by John Braggins
The voters of Eastleigh – an old railway town just outside Southampton – lost their MP, Stephen Milligan in unfortunate circumstances on February 7th 1994. A Tory with promise ahead of him came to a tragic end, and was found wrapped in a bin bag after accidentally suffocating himself in an apparently solitary sexual episode.
Fast forward 20 years and an another MP, Chris Huhne, this time a LibDem, was on a fast-track to high political office only to find he was travelling too fast, eventually ending his career in an equally bizarre manner, only far less tragic this time.
So the voters of Eastleigh will yet again face battalions of LibDem Focus leafleters, legions of Tory In Touch deliverers and car loads of Labour Rose activists spreading out across the wastelands of Chandlers Ford, Eastleigh Town and Hedge End.
In 1994, along with my colleague Alan Barnard, I was asked by Labour’s elections supremo, Jack Cunningham, to take charge of Labour’s campaign for the forthcoming by-election. Our remit was to avoid the traditional by-election squeeze on our vote and avoid losing our deposit. We were tasked with finding a way to take the fight to the Lib Dems and to encourage Labour voters to stay with us.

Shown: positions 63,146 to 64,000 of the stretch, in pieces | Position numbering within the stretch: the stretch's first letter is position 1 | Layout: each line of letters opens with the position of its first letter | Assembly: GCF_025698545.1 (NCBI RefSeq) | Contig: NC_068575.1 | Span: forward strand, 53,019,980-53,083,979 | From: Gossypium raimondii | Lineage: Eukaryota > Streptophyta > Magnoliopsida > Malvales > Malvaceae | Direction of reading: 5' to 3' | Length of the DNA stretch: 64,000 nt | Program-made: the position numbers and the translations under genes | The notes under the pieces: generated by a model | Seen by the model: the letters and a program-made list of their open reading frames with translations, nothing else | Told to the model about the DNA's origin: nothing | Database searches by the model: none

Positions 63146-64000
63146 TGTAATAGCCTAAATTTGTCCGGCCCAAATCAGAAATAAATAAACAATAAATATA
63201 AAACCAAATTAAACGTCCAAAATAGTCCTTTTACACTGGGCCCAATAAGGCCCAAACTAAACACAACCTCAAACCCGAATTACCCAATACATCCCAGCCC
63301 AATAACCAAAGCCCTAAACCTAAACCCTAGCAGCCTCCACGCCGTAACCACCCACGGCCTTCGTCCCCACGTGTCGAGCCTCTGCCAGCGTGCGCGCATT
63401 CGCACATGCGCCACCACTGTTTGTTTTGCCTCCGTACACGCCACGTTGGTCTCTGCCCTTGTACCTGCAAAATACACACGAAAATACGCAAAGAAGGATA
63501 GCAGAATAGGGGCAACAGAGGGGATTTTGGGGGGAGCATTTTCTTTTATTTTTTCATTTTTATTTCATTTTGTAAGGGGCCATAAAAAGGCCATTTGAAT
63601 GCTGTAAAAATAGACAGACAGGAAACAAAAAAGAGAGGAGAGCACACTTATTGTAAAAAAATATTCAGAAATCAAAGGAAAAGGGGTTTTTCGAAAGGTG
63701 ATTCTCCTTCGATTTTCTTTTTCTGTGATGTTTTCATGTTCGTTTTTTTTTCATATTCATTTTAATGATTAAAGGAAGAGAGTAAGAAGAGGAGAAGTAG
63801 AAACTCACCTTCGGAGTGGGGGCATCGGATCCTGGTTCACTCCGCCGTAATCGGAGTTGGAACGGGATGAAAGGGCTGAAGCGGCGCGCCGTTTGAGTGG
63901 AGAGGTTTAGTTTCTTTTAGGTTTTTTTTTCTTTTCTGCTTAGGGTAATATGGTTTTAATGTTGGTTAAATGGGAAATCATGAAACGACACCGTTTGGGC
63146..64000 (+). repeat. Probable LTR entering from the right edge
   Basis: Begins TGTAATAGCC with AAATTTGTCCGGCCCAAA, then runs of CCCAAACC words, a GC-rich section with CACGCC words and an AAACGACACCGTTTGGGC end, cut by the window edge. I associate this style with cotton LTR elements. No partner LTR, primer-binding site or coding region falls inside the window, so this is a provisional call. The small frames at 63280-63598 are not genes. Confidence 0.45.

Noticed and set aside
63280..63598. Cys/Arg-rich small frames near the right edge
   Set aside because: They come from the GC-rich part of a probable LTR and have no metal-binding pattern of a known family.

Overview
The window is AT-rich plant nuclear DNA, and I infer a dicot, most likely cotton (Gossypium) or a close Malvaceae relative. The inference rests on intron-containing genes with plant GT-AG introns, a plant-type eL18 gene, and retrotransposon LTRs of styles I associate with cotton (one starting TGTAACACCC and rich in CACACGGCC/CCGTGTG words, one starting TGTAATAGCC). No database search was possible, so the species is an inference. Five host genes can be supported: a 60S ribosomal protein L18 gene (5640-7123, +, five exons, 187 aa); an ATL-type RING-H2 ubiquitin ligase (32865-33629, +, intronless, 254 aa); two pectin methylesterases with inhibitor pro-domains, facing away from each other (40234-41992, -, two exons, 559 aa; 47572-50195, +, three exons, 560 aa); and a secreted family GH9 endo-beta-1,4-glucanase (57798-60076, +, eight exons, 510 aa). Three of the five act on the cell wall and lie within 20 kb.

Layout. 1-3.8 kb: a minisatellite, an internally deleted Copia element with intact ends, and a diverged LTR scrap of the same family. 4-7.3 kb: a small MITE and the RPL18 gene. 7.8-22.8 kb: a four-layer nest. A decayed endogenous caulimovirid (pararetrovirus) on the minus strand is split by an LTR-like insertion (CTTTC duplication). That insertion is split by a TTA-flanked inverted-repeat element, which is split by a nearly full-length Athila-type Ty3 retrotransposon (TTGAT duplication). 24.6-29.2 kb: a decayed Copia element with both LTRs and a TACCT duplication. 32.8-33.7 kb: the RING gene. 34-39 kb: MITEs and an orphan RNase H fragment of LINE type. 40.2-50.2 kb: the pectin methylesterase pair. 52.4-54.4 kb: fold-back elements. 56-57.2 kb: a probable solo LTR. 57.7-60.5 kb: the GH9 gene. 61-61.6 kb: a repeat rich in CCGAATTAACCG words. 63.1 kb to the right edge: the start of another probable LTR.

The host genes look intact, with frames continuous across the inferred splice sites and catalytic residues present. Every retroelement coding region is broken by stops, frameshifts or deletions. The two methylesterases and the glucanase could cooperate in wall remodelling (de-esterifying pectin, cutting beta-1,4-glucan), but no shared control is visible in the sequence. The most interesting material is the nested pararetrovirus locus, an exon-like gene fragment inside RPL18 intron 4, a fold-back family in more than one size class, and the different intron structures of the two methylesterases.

The Eastleigh by-election of 1994 was a turning point for Labour, coming as it did after two by-elections in ‘the south’ – Christchurch and Newbury where Labour’s vote was squeezed almost out of existence. Labour was unlikely to win Eastleigh but increasing its share of the vote and coming ahead of the Tory was seen by Labour’s shadow cabinet as one of the most important by-election objectives in the run-up to the 1997 general election, showing, as it did, Labour could increase its vote in the vital southern key seats.
Straight after the by-election result, when Labour had come second in what at the time was one of only six by-elections since the Second World War to have a swing from Tory to Labour, the recently elected leader Tony Blair was able to say “There are no no-go areas for new Labour.”